Author’s Note: The views expressed in this post are my responsibility and do not necessarily reflect the position of the Church of Jesus Christ of Latter-day Saints.
When I started this blog, I hesitated to share my religious views. Even now I only do so when the spiritual push is too strong for me to write anything else. My writing time begins with prayer and I only share what I feel the Lord wants me to share, but I still want it be clear that the words could be as imperfect as I am. Over the years, I’ve noticed how popular blog posts on religion can become. It makes me nervous. I often worry that the ideas of bloggers are given more weight than the teachings of prophets or the word of God. These posts could be based completely in truth, but do we take the time to find that out for ourselves? I once had a religion teacher say that we can make ourselves feel good about anything. We probably hesitate to share a post that points out what we aren’t doing or an area where we need to improve. We would much rather share something that makes us feel good about ourselves. I am guilty as charged myself.
Recently, while reading the book of Acts, I realized why viral posts trouble me. The people of Athens were described as spending “their time in nothing else, but either to tell, or to hear some new thing” (Acts 17:21). These ideas that we love so much and share with all of our friends, do we still think of them a month later? A week later? Or even the next day? Or do they make us feel good for a little while, then sit forgotten in our newsfeeds?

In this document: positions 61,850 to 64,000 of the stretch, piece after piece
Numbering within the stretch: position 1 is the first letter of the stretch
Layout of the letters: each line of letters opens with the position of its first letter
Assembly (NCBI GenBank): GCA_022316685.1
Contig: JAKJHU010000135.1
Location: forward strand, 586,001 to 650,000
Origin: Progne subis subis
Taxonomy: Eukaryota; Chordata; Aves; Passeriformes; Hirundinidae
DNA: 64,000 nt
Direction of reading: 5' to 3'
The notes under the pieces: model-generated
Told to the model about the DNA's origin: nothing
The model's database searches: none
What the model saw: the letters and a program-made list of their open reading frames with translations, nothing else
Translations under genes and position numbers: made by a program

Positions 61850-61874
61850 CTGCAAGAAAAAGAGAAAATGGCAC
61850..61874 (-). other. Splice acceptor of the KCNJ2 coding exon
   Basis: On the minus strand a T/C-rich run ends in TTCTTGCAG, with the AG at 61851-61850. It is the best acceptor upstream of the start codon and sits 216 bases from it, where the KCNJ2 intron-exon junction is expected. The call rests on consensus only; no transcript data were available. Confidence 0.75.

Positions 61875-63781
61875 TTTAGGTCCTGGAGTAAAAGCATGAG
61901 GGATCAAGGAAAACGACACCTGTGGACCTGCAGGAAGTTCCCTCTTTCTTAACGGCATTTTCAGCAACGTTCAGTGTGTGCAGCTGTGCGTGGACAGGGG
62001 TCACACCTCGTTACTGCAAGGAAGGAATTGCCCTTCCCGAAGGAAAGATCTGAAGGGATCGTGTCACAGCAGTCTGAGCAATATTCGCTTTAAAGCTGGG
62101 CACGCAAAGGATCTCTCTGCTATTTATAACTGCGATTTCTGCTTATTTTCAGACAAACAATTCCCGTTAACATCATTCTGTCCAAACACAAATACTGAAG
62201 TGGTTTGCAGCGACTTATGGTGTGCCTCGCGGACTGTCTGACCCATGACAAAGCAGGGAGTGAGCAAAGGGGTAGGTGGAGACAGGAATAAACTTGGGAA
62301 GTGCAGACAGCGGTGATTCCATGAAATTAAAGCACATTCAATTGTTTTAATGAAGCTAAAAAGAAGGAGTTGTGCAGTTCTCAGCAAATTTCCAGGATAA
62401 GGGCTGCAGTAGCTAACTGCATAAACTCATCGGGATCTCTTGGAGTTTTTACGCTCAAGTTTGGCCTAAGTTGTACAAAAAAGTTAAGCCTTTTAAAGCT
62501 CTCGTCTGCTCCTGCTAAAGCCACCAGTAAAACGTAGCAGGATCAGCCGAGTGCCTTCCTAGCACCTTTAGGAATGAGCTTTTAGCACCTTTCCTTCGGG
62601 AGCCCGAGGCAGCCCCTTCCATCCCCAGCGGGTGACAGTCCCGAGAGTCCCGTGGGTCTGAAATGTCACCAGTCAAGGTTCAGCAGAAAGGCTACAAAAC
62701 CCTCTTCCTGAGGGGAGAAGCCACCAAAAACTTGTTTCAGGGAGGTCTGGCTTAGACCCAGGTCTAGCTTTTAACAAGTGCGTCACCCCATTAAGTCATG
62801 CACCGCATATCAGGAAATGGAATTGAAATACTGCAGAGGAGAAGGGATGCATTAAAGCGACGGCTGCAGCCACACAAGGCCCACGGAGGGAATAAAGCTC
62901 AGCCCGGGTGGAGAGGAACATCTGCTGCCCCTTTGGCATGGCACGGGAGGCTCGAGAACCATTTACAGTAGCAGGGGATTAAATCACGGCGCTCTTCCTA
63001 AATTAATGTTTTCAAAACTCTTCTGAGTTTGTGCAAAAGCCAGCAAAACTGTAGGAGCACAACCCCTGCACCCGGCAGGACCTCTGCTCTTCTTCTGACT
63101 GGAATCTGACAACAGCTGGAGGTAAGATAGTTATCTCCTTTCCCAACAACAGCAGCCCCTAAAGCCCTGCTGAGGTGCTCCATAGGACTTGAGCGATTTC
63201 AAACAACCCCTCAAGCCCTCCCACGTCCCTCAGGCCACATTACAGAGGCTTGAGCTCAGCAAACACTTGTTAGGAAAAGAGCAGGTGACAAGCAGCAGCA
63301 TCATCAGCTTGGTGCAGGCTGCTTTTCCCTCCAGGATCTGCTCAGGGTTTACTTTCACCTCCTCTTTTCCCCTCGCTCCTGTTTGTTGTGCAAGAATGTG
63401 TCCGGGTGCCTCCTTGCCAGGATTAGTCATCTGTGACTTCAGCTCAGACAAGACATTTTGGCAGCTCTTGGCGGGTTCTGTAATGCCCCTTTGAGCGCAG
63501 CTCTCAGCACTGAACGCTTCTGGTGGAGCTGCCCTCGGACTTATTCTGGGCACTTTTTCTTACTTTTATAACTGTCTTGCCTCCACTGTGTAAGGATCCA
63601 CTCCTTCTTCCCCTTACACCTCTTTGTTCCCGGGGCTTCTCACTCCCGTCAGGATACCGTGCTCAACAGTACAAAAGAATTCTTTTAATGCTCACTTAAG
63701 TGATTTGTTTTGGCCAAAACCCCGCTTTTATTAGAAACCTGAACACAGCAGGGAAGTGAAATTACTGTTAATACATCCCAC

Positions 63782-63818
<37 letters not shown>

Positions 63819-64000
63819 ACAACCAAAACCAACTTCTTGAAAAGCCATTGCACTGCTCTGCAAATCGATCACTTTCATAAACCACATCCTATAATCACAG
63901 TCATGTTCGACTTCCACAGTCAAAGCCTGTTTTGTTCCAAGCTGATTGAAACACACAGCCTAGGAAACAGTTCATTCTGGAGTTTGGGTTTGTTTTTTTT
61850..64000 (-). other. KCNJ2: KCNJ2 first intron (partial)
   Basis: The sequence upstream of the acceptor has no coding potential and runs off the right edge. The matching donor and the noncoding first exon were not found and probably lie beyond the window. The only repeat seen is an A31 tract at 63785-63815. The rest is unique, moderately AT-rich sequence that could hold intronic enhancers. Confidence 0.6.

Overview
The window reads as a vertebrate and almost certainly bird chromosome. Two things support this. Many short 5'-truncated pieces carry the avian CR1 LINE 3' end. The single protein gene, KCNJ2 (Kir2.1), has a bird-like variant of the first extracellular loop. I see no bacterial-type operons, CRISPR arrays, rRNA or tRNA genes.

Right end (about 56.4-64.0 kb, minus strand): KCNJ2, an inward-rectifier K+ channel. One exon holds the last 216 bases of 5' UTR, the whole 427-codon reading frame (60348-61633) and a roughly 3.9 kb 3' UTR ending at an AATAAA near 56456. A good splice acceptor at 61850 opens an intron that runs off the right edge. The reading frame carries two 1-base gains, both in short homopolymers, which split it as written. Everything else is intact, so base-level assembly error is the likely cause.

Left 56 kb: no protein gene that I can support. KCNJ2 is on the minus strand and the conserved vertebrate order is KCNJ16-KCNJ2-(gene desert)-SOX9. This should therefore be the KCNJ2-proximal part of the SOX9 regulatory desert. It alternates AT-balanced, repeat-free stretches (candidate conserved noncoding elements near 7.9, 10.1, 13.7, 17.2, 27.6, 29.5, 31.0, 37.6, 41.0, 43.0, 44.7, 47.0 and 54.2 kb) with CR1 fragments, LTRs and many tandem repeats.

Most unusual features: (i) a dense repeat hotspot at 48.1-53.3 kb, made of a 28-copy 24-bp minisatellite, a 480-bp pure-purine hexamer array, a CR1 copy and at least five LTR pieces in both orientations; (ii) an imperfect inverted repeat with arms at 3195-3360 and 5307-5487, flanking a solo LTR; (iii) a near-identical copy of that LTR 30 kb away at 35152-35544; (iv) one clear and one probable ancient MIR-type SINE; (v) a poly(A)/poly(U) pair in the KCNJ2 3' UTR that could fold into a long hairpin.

It is good for us to share the truths that we know. In fact, the leaders of the Church of Jesus Christ of Latter-day Saints often recommend that we use social media for that purpose. (For example, President Dallin H. Oaks in October 2016 and Elder Randall L. Ridd in April 2014). The truths that we share should be backed up by the words of scripture and modern-day prophets. I hope that the truths that we believe are the consistent, steady truths of the gospel of Jesus Christ and not the viral opinions of men (see Ephesians 4:14-15).
Does this mean you shouldn’t share what you read? No. When I find something I know to be true, I want others to read it, too. But I do my best to put it to the test. I think about scriptures or prophetic teachings that support it. I even pray about it. If it’s good, it will point me to Christ (see Moroni 7:16).
In my life, one thing I have learned is that I can recognize the voice of the Spirit in my head and heart because it is a voice very much unlike my own. It’s something that’s difficult to describe. Frankly, I don’t really need to. We all need to learn it for ourselves. The Holy Ghost will tell you if what you read is true. He is a more accurate guide than an idea’s viral status. There are many who say that religion is a foolish thing and that those who believe in God are misguided. But no one can tell me what I have or have not experienced because they are not me. From everything I have learned, I know that it is possible for everyone to learn to hear the voice of God. Try it for yourself. When you find it, listen.